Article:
A great majority of adolescent girls from low and middle income countries including Bangladesh are malnourished. Nearly one third (29%) of the adolescent girls of Bangladesh are stunted and the most immediate cause of which is inadequate dietary intake of nutrient rich foods and diseases. Eating patterns and behaviour is one of the important determinants of proper nutrition which widely varied among adolescent girls. However, very little studies has been conducted to date exploring the dietary pattern and food behaviour among them. Present formative research, thus was carried out to explore the eating patterns and related factors among adolescent girls, member of adolescent clubs in two selected districts in Bangladesh.
This formative research was cross sectional in nature and was conducted among adolescent girls from BRAC Adolescent Development Programme (ADP) clubs from Dhaka and Jamalpur districts. A mixed method study design was followed using both quantitative and qualitative approaches. Quantitative information was collected from 900 adolescent girls using a 7-day diary filled up by themselves, while focus group discussions (FGDs) and in-depth interviews (IDIs) was conducted to elaborate the findings from quantitative assessment.
Average monthly household income was slightly higher in Dhaka compared to Jamalpur
(BDT 14,424.4 vs. BDT 11,001.6 or USD1183.5 vs. USD140.0). Nearly half of the mothers of adolescent girl had no formal education in both areas (Dhaka: 49.9% and Jamalpur: 53.9%). In case of fathers, the percentages were 43.2 and 49.2 from Dhaka and Jamalpur respectively. The percentage of mothers who were engaged in any income generating activities were significantly (p< 0.001) higher in Dhaka compared to those from Jamalpur (44% vs. 11%). Percentage of adolescent girls involved in different types of income generating activities is significantly higher in Jamalpur compared to the girls living in Dhaka (22.5% vs. 9.5%).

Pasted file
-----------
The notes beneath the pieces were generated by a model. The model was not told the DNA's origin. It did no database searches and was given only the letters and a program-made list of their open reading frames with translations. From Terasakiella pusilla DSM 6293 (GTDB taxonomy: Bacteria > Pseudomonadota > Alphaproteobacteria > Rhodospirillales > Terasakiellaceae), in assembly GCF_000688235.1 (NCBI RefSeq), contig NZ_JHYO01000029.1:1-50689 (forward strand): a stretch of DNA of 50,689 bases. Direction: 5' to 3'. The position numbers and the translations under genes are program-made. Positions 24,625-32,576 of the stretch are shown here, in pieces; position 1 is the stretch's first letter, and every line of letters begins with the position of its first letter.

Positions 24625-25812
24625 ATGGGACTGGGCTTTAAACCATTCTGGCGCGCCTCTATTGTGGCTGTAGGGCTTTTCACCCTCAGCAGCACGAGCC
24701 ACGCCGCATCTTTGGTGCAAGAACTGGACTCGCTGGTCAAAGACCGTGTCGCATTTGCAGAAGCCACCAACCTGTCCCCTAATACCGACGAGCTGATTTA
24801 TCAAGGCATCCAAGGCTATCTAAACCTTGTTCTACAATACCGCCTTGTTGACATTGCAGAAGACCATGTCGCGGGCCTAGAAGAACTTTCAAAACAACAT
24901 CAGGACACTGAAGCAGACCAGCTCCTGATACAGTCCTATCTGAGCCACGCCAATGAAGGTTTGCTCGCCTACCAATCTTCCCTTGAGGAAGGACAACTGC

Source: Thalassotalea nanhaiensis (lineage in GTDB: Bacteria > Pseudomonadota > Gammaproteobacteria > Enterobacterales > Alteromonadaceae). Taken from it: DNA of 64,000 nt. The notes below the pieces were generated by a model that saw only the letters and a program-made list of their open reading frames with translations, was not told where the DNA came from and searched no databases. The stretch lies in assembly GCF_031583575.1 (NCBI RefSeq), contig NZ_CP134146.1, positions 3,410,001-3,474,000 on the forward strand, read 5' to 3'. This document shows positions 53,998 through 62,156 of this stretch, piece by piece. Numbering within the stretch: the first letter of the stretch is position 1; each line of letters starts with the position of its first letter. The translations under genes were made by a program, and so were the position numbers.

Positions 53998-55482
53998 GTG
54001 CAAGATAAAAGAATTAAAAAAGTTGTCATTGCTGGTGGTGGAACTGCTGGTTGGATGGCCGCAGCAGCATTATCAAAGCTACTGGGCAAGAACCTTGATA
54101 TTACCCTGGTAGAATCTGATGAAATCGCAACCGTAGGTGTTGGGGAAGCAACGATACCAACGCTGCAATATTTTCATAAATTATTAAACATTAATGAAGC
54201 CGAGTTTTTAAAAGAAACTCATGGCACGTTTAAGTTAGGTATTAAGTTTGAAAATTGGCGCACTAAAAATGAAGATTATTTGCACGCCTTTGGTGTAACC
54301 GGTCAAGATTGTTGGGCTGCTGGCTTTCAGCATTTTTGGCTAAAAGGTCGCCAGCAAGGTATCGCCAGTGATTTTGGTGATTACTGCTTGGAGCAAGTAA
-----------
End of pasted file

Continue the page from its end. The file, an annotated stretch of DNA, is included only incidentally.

Knowledge and perception
Adolescent girls from both areas had good understanding about the healthy diet. They were aware and possessed a comprehensive knowledge about the negative consequences of consuming unhealthy diets. Girls from Jamalpur districts were more aware and knowledgeable about diet and nutrition compared to their counterparts of Dhaka. About 63% girls from Dhaka and 58% girls from Jamalpur perceived their body weight as normal and this perception is more common in early adolescent girls (10-14 years old) compared to late adolescent girls (15-19 years old). To maintain perfect body weight, about 7% of adolescent girls thought that it had to do with diet control and for 10% it was about performing regular physical exercise whereas, 2.3% girls mentioned both.
Food preferences and purchase